This week the European Commission received the unanimous backing for a rapid and ambitious delivery of the Chemicals Strategy for Sustainability (CSS) from EU governments.
CHEM Trust welcomes the Council conclusions “Sustainable Chemicals Strategy: Time to deliver”. EU Governments have approved actions that will amount to a resetting of chemicals policy, which is needed to deliver the aim of the EU Green Deal to achieve zero pollution for a toxic-free environment.
The CSS commits the EU to accelerating the identification and the phase out of the most harmful chemicals from consumer products, such as the ‘forever chemicals’ PFAS and endocrine disruptors. This will require the immediate application of the ‘generic approach to risk management’ (GRA), where the most hazardous chemicals are not permitted in consumer uses, including substances that have been identified as carcinogens, endocrine disruptors or substances which accumulate in the environment or in humans.
One example of a consumer use of chemicals that will be affected by the GRA approach will be the chemicals used in food contact materials such as packaging. Current laws in this area are outdated and ineffective, with endocrine disrupting chemicals such as Bisphenol A still in use, even though it is banned in baby bottles and thermal paper. The European Commission is currently preparing a major reform of these laws.
The Council also calls for chemical regulations to address the reality that we are exposed to multiple chemicals (a chemical cocktail), by introducing a mixture assessment factor to chemical assessments. This will help to correct the systemic underestimation of the chemical risk that people and the environment are exposed to in the real world.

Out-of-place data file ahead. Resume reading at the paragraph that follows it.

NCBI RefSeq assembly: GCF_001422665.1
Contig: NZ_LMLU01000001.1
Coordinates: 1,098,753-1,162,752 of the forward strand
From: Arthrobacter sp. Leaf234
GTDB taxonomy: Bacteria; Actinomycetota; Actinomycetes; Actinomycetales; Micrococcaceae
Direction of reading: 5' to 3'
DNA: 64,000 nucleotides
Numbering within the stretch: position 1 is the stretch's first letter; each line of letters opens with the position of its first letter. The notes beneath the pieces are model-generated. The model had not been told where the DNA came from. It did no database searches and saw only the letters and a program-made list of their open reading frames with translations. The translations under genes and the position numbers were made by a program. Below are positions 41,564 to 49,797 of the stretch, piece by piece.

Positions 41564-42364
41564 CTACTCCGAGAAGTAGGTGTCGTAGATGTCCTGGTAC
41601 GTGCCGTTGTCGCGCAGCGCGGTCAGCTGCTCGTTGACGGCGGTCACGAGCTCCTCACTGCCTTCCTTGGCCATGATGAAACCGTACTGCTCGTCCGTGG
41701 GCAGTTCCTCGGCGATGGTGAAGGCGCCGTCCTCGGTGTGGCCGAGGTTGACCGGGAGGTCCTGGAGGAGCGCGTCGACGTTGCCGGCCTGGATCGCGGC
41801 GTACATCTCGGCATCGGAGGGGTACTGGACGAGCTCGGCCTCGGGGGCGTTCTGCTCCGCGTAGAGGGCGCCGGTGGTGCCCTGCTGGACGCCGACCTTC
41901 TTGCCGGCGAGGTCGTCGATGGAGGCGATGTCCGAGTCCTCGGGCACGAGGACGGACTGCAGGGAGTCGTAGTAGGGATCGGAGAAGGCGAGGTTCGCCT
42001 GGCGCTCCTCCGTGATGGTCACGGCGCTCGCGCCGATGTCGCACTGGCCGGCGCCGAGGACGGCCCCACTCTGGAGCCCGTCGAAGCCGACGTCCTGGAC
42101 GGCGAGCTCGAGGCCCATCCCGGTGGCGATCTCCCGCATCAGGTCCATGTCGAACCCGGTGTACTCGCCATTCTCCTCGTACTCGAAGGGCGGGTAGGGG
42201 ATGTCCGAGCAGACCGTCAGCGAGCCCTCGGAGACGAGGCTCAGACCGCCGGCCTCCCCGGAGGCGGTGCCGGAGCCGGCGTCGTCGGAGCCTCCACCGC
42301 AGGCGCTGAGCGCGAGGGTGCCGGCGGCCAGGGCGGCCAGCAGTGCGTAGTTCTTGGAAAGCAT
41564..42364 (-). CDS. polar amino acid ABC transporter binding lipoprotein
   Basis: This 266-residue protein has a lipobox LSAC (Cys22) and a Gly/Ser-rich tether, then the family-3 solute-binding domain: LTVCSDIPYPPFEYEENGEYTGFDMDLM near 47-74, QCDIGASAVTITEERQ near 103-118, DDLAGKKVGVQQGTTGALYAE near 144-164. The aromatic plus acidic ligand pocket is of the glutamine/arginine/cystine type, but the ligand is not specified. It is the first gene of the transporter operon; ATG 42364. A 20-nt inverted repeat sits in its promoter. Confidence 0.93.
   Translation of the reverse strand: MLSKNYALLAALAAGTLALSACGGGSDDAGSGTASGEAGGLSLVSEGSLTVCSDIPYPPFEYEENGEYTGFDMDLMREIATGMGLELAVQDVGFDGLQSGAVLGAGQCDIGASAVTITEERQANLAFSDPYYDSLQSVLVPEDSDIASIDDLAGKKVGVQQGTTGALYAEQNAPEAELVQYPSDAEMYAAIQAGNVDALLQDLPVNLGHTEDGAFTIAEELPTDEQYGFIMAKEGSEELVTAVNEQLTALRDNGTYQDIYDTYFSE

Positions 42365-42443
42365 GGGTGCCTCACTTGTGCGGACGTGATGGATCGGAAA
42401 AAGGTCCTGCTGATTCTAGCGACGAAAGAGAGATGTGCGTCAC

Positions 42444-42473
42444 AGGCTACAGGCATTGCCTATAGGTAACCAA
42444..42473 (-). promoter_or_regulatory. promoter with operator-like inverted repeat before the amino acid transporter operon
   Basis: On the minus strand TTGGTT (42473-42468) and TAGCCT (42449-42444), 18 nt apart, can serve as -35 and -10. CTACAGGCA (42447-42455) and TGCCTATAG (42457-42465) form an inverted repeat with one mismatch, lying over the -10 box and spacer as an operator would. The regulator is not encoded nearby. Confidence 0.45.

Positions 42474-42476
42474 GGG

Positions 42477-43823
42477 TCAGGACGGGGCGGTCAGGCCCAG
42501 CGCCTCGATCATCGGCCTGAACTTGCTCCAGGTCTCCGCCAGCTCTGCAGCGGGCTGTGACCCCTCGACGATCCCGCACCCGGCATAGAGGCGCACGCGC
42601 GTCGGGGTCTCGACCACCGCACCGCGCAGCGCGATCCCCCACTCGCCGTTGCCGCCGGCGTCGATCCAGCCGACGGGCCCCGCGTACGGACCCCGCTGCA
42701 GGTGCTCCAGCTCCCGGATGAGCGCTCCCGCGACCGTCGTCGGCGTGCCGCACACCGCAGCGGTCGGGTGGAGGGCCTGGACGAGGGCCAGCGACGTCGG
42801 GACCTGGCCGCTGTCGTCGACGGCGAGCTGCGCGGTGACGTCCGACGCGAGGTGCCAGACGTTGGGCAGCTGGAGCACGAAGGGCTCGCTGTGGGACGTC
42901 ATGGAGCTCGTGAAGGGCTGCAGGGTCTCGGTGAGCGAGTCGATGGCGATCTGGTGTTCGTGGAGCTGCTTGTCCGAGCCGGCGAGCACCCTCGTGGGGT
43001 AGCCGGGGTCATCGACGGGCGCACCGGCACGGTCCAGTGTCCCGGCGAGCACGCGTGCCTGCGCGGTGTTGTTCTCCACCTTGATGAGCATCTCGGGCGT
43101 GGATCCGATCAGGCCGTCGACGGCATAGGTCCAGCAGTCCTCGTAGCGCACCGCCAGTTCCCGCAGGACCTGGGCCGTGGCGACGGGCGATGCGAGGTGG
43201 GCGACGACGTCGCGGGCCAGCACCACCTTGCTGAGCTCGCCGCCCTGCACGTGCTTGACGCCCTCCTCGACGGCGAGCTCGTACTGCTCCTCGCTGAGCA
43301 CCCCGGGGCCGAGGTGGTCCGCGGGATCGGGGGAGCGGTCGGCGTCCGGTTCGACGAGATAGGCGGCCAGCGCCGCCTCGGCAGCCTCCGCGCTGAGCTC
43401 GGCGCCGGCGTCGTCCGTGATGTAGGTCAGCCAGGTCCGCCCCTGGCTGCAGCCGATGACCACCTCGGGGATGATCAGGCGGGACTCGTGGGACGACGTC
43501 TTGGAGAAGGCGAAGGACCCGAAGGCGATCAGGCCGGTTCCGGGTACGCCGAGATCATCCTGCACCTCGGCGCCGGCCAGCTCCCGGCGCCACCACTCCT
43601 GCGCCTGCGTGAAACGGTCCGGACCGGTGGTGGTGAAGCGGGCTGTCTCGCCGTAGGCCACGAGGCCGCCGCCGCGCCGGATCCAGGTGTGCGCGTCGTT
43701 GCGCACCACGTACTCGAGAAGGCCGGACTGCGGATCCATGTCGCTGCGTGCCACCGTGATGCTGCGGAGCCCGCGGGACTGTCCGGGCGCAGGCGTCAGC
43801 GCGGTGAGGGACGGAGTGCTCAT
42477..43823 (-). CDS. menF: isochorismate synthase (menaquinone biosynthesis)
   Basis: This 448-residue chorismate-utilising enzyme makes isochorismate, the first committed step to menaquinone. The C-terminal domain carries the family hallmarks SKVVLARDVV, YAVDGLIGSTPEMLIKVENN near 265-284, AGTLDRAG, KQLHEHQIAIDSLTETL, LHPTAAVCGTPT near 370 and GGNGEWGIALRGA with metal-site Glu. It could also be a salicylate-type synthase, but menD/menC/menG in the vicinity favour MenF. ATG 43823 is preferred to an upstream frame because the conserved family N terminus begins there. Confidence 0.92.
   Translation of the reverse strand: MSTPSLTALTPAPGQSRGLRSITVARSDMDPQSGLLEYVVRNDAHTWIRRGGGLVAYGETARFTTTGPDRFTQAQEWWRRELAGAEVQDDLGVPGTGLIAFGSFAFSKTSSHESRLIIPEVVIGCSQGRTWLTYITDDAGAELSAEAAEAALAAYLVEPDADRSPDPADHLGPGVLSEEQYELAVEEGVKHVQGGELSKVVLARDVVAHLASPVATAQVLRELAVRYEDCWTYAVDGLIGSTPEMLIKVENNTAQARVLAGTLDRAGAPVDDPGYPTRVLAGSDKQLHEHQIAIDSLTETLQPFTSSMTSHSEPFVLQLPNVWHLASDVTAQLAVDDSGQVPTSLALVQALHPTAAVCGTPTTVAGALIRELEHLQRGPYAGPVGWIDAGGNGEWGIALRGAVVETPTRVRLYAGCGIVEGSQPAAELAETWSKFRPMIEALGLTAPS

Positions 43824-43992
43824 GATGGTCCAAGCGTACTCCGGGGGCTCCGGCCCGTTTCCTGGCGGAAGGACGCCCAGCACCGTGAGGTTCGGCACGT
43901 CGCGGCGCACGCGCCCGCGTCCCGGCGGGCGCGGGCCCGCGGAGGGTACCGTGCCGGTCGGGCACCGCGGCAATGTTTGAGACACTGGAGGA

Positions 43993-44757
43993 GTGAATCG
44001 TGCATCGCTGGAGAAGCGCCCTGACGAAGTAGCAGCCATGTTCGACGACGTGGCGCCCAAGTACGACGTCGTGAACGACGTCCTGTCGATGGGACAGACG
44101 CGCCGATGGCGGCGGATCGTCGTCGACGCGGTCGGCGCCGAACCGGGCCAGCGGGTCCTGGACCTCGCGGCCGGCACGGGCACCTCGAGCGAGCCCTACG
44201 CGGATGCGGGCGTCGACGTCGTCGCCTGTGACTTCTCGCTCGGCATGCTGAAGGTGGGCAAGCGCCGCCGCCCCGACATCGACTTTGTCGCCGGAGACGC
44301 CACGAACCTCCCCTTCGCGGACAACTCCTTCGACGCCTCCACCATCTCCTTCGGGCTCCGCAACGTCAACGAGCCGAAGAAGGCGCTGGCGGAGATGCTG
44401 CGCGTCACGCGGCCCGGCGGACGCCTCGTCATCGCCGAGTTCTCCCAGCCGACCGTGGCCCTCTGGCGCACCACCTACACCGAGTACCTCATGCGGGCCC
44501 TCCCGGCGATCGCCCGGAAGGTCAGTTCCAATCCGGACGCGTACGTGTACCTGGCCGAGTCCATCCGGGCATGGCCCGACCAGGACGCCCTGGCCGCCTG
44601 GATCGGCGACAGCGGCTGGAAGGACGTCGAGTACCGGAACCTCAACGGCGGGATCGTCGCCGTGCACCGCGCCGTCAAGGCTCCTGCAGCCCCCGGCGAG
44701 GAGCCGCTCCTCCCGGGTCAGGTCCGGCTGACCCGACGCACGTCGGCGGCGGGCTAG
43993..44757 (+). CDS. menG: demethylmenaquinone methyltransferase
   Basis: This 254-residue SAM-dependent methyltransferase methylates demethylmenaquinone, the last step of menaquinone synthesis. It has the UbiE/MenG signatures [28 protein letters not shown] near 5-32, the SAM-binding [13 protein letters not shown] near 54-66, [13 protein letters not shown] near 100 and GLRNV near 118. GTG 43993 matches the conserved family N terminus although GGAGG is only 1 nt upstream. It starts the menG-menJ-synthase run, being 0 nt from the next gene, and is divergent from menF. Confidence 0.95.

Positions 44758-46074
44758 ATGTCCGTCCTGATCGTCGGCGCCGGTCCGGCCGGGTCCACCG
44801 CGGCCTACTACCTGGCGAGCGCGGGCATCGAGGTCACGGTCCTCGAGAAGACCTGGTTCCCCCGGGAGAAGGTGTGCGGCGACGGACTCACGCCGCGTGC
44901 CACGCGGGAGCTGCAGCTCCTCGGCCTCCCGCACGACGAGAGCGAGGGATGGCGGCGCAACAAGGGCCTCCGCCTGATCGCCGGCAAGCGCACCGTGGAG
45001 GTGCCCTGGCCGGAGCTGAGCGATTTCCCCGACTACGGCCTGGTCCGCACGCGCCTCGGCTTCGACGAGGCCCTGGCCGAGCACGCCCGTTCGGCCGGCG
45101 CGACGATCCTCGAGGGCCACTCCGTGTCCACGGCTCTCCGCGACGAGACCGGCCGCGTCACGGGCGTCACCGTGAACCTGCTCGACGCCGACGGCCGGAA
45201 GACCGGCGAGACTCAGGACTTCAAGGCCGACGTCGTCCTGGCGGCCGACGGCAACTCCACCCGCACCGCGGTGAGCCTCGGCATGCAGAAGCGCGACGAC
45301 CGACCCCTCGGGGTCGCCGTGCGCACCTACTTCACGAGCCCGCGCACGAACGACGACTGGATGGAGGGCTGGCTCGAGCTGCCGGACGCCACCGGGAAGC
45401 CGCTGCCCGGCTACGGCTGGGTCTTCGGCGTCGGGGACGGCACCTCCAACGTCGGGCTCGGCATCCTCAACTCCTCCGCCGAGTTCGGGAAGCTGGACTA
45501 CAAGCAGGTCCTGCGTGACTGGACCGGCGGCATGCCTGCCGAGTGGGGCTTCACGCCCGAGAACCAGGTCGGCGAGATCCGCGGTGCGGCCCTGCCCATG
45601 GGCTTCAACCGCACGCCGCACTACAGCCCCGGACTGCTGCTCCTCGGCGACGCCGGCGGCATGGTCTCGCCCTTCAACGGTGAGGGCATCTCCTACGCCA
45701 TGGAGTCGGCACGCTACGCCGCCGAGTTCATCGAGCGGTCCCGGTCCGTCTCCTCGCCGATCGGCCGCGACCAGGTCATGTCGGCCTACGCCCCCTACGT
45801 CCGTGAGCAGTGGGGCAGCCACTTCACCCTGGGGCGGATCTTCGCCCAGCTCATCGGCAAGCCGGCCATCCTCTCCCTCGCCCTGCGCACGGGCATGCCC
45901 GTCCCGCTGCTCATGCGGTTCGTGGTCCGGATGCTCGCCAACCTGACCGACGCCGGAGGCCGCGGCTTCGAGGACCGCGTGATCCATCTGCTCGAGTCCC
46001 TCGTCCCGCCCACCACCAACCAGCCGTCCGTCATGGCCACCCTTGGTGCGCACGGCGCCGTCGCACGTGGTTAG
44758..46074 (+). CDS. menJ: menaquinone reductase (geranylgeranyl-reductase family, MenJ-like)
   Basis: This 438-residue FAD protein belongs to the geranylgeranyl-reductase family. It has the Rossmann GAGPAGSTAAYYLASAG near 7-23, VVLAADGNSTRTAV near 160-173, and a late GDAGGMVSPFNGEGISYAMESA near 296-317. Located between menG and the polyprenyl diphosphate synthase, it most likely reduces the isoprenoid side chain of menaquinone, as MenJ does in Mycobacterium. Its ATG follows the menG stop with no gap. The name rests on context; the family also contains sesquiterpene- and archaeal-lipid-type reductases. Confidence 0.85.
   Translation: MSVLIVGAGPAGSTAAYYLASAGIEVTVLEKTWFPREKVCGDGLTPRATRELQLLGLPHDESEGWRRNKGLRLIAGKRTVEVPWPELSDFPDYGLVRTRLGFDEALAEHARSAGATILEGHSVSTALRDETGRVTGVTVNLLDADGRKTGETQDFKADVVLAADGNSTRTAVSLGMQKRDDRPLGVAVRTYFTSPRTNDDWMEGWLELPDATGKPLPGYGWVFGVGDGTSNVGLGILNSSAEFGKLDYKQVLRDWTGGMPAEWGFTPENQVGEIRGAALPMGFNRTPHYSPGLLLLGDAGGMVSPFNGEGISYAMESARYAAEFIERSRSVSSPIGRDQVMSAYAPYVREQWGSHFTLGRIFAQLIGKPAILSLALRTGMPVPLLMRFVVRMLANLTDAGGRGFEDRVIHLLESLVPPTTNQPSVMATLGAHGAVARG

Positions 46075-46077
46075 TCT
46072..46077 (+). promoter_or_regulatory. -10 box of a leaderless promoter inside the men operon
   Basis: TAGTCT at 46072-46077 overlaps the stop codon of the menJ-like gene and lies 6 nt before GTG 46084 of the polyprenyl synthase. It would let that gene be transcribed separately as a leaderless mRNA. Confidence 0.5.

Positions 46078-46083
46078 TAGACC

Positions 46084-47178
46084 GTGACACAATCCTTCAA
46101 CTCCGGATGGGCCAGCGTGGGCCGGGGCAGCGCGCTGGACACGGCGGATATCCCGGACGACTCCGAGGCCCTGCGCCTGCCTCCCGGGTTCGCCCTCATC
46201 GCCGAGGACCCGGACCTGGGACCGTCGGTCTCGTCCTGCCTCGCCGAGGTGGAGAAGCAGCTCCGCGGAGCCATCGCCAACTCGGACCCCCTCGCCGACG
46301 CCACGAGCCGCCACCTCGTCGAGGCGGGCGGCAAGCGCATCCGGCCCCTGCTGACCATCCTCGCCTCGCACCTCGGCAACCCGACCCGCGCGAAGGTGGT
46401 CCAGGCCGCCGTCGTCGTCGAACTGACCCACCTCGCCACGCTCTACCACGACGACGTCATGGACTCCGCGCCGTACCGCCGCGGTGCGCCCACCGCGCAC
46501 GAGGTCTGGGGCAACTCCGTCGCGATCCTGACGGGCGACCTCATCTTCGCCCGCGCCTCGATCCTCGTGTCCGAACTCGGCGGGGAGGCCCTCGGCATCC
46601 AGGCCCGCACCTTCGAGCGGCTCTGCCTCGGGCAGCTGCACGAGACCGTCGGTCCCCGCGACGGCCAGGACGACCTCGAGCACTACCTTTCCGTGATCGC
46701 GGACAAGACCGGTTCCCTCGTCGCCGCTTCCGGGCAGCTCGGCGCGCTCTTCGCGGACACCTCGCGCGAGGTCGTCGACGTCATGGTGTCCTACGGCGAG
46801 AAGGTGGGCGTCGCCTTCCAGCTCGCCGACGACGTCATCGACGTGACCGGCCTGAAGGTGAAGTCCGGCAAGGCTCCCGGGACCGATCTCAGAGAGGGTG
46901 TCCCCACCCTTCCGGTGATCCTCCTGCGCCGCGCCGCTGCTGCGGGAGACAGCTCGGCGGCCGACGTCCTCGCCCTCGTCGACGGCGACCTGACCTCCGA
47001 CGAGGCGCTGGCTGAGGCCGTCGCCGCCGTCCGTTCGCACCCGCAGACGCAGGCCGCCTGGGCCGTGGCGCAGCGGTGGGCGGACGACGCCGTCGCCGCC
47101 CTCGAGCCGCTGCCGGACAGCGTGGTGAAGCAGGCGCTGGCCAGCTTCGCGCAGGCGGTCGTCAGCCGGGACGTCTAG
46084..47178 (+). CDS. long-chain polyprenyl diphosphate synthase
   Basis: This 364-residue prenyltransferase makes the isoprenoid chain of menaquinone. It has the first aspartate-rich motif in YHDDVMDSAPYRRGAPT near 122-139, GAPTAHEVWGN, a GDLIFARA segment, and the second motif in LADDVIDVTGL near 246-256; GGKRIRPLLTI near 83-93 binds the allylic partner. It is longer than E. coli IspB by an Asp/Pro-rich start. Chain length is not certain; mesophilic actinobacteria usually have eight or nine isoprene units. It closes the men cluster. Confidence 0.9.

Views from CHEM Trust
Stefan Scheuer, Chief EU policy advocate at CHEM Trust, said:
“It’s high time to reset chemicals policy, including weeding out excessive procedures and realigning with the new EU policy direction which puts people first. The EU must act immediately on pressing chemical pollution problems and start using the existing rules more effectively, whilst also working on improving the rules themselves.”
Pia Juul Nielsen, CHEM Trust EDC science and policy expert, said
“Control of exposure to endocrine disruptors needs to be strengthened urgently to ensure a high and coherent level of protection, including for the most vulnerable, such as the developing child. “
To ensure this protection requires suspected endocrine disruptors to be identified and removed from everyday products.”
Sidsel Dyekjaer, CHEM Trust Science and Policy expert, said:
“Implementing the EU Chemical Strategy for food contact materials like packaging will bring many benefits for consumers and the environment, while also providing a level playing field and clear rules for industry.”
“The wide use of food contact materials, in combination with the well-known risk of chemicals migrating directly into our food, makes this product group an obvious good target for applying the generic risk management approach.”